When I read Professor Ranjini Obeyesekere’s book, Sinhala Poetry in Translation,I remembered the words of Kent Johnson, the controversial American, poet, critic and translator: “What is the translation of poetry, anyway? I, for one, don’t have the foggiest idea. Do you? No one knows what Poetry is: So how could we ever grasp the nature [...]

The Sunday Times Sri Lanka

An essential collection to be savoured and reread


When I read Professor Ranjini Obeyesekere’s book, Sinhala Poetry in Translation,I remembered the words of Kent Johnson, the controversial American, poet, critic and translator:

“What is the translation of poetry, anyway?

I, for one, don’t have the foggiest idea.

Do you?

No one knows what Poetry is:

So how could we ever grasp the nature of its shadow?

No, that’s already making a claim on it… [“its shadow”]

As if Translation came after, when maybe it’s Poetry that does…

And also, who knows about the Sun?”

As I went through the poems, trying to understand the range and depth of the work of poets writing in Sinhala that Obeyesekere had captured in her book, Kent’s word’s “who knows about the Sun?”, kept coming back to me.

Johnson’s question goes to the heart of any attempt to translate a poem.More so when the poem has been written in a globally little known language and is deeply embedded in its own cultural and historical context, from which it draws its poetic sense and experience. Not only would the translator need to know about the original, the Sun, but would then need to make a series of decisions about reformulating the poem into another language.Whether to reformulate it into a shadow, that vague, two dimensional representation of the original, which faithfully, possibly literally, follows the original? Or perhaps,into a cloud, a new object, that draws inspiration from the sun, but is something altogether different?

To be literal or to create anew? This is the burden that the translator carries.Personally, to me, a good translation would be like the Earth, alive only because of the Sun, eternally orbiting it, but breathing a life of its own.

Obeyesekere has also carried another burden. The book is a selection of poems that sketches the evocative sensuality of Sinhala folk poetry and then moves on to gather a wide range of poets who have written in Sinhala in the 20th century.  In effect, Obeyesekere’s book is a concise anthology. (Although she never presumes to call it this and the use of the word is mine).

In selecting poets and poems she has ensured that there is a representation of the range, different voices, and skills of the poets writing in Sinhala, while also capturing the ethos of this island and the eras they belong to. If this was not deliberate, she has succeeded at the anthologist’s challenge through her training as a scholar, in putting together what she calls “an eclectic collection of translations of Sinhala poetry worked on over a lifetime”.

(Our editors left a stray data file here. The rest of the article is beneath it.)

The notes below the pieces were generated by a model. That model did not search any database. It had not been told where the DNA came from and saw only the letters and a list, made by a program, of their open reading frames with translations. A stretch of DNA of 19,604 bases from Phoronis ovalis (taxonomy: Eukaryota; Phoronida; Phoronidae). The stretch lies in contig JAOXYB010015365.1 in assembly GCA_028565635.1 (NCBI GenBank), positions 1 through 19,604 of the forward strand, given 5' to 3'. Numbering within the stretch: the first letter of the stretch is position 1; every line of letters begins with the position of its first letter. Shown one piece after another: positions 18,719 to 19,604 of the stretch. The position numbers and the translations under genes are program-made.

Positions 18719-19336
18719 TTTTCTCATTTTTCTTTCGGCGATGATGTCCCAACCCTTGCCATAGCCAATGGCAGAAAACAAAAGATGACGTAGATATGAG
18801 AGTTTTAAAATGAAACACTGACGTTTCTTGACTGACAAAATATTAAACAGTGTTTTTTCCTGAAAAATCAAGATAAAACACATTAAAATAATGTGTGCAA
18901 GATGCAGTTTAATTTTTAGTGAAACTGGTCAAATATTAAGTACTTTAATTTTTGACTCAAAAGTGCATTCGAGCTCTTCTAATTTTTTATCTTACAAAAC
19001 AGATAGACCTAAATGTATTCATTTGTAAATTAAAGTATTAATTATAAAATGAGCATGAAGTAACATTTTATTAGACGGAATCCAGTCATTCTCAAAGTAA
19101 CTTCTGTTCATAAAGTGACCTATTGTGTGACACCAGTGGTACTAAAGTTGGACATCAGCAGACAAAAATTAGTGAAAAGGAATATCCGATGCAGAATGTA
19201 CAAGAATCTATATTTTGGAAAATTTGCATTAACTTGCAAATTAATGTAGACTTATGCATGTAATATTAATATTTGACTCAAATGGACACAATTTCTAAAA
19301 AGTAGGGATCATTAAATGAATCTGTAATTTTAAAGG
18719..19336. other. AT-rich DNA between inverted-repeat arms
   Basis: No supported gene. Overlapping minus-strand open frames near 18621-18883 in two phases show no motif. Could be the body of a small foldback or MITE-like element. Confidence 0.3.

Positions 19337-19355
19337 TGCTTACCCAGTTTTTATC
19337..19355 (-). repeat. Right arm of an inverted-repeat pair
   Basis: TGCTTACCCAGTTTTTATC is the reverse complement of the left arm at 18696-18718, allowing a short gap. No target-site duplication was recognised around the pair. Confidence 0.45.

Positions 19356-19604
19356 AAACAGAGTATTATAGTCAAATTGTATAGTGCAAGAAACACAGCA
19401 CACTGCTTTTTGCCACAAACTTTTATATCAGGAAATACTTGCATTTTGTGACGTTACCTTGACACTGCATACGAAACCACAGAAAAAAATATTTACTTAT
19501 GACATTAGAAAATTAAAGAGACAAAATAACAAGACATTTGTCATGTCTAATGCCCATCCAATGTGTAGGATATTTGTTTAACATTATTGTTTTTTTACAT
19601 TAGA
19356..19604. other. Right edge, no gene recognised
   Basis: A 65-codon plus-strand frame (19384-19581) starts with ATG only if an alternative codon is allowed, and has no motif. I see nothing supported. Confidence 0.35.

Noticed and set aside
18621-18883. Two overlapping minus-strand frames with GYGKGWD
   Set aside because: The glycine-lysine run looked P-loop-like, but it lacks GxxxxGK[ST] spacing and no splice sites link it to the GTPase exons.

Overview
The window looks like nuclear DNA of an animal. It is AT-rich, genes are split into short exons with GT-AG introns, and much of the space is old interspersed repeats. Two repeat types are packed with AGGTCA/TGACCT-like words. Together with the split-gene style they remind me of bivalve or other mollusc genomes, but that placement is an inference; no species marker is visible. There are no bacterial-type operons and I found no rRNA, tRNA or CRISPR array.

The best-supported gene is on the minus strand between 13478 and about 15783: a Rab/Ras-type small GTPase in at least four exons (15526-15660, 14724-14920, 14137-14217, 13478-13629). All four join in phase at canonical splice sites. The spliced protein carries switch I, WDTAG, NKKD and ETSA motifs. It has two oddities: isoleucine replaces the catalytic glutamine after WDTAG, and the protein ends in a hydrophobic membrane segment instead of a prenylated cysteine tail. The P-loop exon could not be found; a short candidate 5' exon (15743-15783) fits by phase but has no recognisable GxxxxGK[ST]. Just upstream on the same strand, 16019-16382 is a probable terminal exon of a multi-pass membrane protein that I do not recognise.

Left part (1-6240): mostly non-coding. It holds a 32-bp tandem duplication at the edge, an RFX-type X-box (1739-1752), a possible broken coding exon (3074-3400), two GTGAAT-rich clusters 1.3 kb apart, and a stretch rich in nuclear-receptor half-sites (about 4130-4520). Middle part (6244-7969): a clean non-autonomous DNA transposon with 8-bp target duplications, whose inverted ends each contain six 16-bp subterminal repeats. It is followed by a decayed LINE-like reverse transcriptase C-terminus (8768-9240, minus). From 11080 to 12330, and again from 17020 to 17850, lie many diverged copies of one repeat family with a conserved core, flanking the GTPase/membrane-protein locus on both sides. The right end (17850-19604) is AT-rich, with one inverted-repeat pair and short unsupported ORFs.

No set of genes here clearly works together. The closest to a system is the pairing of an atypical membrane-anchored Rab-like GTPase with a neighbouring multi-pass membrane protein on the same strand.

Obeyesekere was the first to seriously embark on translating Sinhala poetry into English. As Dr Lakshmi de Silva quotes from her own thesis in her foreword to the book, it was a “skilled, purposive activity [that] barely existed till the publication in 1973 of Ranjini Obeyesekere’s brief but valuable paper “Some folk poems from Ceylon”….”

Yet, Obeyesekere’s engagement with Sinhala poetry is not merely academic. Instead, Sinhala poetry has been a part of her life from her childhood and has continued to be a part of her life after she married anthropologist Gananath Obeyesekere who has been “passionately involved in collecting folk poetry and working on folk rituals” of Sri Lanka.

The question of knowing about the “Sun”, then, in Obeyesekere’s case, does not arise.  As she herself acknowledges in the preface, “translation has become a kind of instinctive process, a trick of the mind.”I knew of her familiarity with Sri Lankan poetry in English as we had spoken about it and also knew from personal experience, her reading of those works as she had written an introduction to a collection by me.

When I read Obeyesekere’s Sinhala Poetry in Translation, I tried to put myself in the shoes of a reader who might not have any understanding of the language, its idiom, and rhythm,or its complex, multifaceted, cultural nuances. More personally, I read the book as a lover of poetry.

The collection focuses on the work of 18 twentieth century poets, but opens with a brief, but illuminating,introduction to Sinhala folk poems. As Obeyesekere explains, folk poems are examples of the rich poetic sensibility of a ‘folk’ who were skilled at using a phonetic language which could be rhymed easily to express a range of everyday events and concerns.  As she admits, “To capture that in English is nearly impossible” and she uses footnotes to explain the translations. Yet translations of the poems convey to a reader who has no access to Sinhala, the richness of image, and rhythm in a folk verse. At the same time Obeyesekere conveys familiar folk poems to a fluent Sinhala speaker,who possibly knows some of the poems by heart, by revitalizing and infusing them with an unexpected freshness.

In one folk love poem, the poet compares the effect of a smile on the beloved’s face to “flower petals strung upon a chain of gold” and then asks what it would be like “if one were to add more trinkets bold” to that chain. In the original Sinhala poem, the poet says, “pandam vata udin handa pavuvavani”. A direct translation of the last line would be:‘like the moon shining over a fence lined with flares’. Obeyesekere translates it as “a burst of moonrise flooding a torch-flare fence”.